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Managing IPv6 Deployments

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IPv6 is rapidly becoming an important …

IPv6 is rapidly becoming an important
network technology to service providers,
government agencies and enterprises.
Deployment of IPv6 requires new management strategies, practices and tools to enable deployment and effective operation.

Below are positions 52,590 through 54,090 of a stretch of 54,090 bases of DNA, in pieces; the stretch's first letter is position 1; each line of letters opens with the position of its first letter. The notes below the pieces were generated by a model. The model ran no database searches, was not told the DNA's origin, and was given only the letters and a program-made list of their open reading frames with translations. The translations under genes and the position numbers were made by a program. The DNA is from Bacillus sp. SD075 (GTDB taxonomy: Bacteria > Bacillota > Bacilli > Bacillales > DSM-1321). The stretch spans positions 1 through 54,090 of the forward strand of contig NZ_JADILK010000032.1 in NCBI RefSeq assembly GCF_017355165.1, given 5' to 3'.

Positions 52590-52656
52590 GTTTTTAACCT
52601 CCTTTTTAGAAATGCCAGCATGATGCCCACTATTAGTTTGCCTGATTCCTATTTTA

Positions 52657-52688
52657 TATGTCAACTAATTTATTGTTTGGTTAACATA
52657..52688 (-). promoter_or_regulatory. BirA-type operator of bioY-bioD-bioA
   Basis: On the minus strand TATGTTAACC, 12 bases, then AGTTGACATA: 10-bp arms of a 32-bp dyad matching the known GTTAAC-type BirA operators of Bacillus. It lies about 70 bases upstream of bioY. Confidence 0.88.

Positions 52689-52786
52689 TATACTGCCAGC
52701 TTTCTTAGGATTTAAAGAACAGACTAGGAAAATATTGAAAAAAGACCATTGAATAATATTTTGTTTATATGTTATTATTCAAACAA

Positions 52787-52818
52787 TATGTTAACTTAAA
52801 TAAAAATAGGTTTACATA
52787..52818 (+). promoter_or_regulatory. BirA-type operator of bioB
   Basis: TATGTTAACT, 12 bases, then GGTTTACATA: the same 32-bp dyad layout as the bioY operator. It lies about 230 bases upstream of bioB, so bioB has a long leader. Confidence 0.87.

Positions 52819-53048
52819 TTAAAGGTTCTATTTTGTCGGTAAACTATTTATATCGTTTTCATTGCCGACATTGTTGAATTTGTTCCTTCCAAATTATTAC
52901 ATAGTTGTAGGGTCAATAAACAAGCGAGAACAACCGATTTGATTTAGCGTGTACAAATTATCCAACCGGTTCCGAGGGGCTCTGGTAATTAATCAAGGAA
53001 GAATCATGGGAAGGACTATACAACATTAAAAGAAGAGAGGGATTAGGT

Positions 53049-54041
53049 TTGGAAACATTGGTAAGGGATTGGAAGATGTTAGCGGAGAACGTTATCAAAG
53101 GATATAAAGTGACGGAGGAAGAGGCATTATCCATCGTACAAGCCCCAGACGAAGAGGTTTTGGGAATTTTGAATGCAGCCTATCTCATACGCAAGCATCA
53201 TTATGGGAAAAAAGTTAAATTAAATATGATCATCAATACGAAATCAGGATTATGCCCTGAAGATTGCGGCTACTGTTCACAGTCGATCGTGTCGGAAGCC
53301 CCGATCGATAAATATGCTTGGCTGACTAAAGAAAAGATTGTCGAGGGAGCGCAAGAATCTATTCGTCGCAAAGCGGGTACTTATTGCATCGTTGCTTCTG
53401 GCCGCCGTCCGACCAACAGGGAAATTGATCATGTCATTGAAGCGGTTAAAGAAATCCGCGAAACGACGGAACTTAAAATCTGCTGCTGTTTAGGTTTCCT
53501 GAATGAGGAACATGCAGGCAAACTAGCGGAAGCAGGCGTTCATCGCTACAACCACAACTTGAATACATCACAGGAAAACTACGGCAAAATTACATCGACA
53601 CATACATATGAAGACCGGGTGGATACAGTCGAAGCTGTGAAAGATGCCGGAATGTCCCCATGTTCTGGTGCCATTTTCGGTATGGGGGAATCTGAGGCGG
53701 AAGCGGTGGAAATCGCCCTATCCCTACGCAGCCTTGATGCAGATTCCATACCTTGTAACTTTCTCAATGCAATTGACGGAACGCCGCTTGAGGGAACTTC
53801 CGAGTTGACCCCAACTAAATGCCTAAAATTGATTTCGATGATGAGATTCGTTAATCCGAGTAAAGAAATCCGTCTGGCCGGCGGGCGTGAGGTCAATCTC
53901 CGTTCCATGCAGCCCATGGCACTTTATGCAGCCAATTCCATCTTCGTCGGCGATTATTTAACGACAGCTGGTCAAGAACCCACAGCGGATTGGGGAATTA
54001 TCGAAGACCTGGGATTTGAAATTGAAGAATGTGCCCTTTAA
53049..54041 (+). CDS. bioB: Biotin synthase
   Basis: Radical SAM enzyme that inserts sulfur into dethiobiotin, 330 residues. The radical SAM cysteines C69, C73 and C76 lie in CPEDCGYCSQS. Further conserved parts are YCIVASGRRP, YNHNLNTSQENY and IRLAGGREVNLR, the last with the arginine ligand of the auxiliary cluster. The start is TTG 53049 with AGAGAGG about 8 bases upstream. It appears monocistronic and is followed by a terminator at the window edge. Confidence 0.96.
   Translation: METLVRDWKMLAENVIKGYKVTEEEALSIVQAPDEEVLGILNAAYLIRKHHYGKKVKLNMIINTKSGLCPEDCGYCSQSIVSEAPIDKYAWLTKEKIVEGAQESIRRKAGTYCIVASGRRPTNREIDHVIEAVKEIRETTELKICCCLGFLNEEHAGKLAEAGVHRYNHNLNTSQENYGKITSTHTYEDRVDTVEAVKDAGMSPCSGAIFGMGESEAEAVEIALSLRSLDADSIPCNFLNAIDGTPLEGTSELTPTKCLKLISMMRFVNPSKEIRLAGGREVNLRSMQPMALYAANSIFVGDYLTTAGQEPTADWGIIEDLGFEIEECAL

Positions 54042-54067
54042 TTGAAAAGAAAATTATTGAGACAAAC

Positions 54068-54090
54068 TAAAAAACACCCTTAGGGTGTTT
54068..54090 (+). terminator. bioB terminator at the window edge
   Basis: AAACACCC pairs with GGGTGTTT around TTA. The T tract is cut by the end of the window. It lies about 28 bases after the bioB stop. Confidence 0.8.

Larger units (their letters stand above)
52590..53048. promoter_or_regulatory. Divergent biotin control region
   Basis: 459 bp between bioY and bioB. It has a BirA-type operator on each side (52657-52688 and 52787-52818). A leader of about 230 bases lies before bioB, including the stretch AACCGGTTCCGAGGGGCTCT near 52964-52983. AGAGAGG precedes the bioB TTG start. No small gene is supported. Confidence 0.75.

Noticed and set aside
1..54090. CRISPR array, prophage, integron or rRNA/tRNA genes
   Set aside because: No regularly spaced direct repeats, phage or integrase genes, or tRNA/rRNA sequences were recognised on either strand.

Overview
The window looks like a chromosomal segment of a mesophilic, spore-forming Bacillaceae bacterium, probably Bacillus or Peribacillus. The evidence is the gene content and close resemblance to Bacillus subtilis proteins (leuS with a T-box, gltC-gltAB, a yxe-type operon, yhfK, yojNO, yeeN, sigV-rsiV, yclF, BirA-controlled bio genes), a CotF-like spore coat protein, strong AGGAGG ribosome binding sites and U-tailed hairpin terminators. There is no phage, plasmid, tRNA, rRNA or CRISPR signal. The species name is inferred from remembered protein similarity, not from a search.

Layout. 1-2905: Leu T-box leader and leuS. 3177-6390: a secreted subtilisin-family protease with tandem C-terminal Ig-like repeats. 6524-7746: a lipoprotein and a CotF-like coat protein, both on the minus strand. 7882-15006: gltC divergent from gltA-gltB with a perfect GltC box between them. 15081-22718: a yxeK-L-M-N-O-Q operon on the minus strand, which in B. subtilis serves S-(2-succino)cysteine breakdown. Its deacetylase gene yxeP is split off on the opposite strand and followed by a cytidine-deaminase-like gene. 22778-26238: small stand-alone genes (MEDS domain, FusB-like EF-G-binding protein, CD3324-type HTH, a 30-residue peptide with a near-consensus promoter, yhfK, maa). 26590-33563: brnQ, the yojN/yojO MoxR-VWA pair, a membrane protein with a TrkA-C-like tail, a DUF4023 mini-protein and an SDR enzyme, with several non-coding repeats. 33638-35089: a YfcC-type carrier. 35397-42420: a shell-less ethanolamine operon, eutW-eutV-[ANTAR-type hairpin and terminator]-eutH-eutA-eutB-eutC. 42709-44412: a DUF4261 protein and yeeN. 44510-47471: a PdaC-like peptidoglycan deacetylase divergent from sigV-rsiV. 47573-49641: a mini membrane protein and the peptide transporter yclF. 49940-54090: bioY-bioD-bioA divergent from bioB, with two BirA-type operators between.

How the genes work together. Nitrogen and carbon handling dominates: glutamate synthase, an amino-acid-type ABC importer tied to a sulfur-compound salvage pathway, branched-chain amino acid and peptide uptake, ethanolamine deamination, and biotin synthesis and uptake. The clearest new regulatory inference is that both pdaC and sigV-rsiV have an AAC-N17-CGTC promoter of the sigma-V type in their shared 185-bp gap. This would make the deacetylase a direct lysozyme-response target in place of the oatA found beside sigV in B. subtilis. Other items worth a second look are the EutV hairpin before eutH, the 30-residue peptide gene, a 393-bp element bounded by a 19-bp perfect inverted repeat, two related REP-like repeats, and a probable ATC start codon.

Because most deployments of IPv6 will be in dual-stack networks that use IPv4 and IPv6 in parallel, the IPv4 management infrastructure will be extended for IPv6 for integrated IPv4-IPv6 operation. It will be
crucial for IPv6 deployments to be carefully
planned and managed to ensure successful
implementation and avoid significant
increases in management overhead. This
article provides some background information
on IPv6 deployment and management
strategies.